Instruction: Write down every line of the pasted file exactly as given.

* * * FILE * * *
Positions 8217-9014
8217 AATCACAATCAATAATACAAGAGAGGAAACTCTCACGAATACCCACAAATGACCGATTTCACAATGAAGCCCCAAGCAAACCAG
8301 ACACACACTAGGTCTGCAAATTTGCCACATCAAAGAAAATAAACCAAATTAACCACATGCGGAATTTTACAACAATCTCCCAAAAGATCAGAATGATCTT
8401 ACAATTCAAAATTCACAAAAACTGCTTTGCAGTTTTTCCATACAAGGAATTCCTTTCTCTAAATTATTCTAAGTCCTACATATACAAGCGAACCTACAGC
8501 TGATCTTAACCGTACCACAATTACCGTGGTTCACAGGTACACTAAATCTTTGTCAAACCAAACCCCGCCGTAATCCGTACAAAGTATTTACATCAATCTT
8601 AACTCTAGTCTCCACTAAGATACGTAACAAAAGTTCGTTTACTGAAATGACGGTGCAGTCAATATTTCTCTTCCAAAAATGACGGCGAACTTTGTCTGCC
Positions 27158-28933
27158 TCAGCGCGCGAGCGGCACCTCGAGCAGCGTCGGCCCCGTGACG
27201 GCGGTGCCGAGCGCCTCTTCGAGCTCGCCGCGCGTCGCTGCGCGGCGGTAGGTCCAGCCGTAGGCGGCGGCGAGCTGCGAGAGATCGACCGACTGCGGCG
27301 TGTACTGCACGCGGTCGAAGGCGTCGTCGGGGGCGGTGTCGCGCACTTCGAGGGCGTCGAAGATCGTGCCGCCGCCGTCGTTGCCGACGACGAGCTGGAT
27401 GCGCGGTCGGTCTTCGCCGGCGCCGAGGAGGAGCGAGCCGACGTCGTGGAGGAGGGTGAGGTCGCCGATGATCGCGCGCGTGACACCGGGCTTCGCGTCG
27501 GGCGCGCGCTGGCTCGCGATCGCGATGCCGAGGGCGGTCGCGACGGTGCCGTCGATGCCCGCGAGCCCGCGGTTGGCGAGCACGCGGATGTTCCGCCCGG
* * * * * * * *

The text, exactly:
Positions 8217-9014
8217 AATCACAATCAATAATACAAGAGAGGAAACTCTCACGAATACCCACAAATGACCGATTTCACAATGAAGCCCCAAGCAAACCAG
8301 ACACACACTAGGTCTGCAAATTTGCCACATCAAAGAAAATAAACCAAATTAACCACATGCGGAATTTTACAACAATCTCCCAAAAGATCAGAATGATCTT
8401 ACAATTCAAAATTCACAAAAACTGCTTTGCAGTTTTTCCATACAAGGAATTCCTTTCTCTAAATTATTCTAAGTCCTACATATACAAGCGAACCTACAGC
8501 TGATCTTAACCGTACCACAATTACCGTGGTTCACAGGTACACTAAATCTTTGTCAAACCAAACCCCGCCGTAATCCGTACAAAGTATTTACATCAATCTT
8601 AACTCTAGTCTCCACTAAGATACGTAACAAAAGTTCGTTTACTGAAATGACGGTGCAGTCAATATTTCTCTTCCAAAAATGACGGCGAACTTTGTCTGCC
Positions 27158-28933
27158 TCAGCGCGCGAGCGGCACCTCGAGCAGCGTCGGCCCCGTGACG
27201 GCGGTGCCGAGCGCCTCTTCGAGCTCGCCGCGCGTCGCTGCGCGGCGGTAGGTCCAGCCGTAGGCGGCGGCGAGCTGCGAGAGATCGACCGACTGCGGCG
27301 TGTACTGCACGCGGTCGAAGGCGTCGTCGGGGGCGGTGTCGCGCACTTCGAGGGCGTCGAAGATCGTGCCGCCGCCGTCGTTGCCGACGACGAGCTGGAT
27401 GCGCGGTCGGTCTTCGCCGGCGCCGAGGAGGAGCGAGCCGACGTCGTGGAGGAGGGTGAGGTCGCCGATGATCGCGCGCGTGACACCGGGCTTCGCGTCG
27501 GGCGCGCGCTGGCTCGCGATCGCGATGCCGAGGGCGGTCGCGACGGTGCCGTCGATGCCCGCGAGCCCGCGGTTGGCGAGCACGCGGATGTTCCGCCCGG